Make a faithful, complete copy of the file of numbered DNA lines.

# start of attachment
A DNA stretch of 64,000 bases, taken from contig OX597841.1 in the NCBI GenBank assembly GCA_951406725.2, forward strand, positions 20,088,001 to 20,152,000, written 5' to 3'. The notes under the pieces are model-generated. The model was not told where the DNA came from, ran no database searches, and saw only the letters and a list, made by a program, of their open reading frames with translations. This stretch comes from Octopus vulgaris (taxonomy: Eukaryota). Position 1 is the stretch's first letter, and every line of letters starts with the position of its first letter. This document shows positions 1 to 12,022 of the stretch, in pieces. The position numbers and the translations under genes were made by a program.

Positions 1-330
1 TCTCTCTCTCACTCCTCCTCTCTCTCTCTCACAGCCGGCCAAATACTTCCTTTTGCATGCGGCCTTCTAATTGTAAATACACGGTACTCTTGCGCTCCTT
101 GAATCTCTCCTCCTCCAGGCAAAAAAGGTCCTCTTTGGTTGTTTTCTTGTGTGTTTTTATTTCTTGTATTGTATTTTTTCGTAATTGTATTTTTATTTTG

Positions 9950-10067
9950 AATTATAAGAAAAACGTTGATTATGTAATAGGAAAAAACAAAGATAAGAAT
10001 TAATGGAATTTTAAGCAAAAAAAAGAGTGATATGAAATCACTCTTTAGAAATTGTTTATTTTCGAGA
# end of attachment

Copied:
A DNA stretch of 64,000 bases, taken from contig OX597841.1 in the NCBI GenBank assembly GCA_951406725.2, forward strand, positions 20,088,001 to 20,152,000, written 5' to 3'. The notes under the pieces are model-generated. The model was not told where the DNA came from, ran no database searches, and saw only the letters and a list, made by a program, of their open reading frames with translations. This stretch comes from Octopus vulgaris (taxonomy: Eukaryota). Position 1 is the stretch's first letter, and every line of letters starts with the position of its first letter. This document shows positions 1 to 12,022 of the stretch, in pieces. The position numbers and the translations under genes were made by a program.

Positions 1-330
1 TCTCTCTCTCACTCCTCCTCTCTCTCTCTCACAGCCGGCCAAATACTTCCTTTTGCATGCGGCCTTCTAATTGTAAATACACGGTACTCTTGCGCTCCTT
101 GAATCTCTCCTCCTCCAGGCAAAAAAGGTCCTCTTTGGTTGTTTTCTTGTGTGTTTTTATTTCTTGTATTGTATTTTTTCGTAATTGTATTTTTATTTTG

Positions 9950-10067
9950 AATTATAAGAAAAACGTTGATTATGTAATAGGAAAAAACAAAGATAAGAAT
10001 TAATGGAATTTTAAGCAAAAAAAAGAGTGATATGAAATCACTCTTTAGAAATTGTTTATTTTCGAGA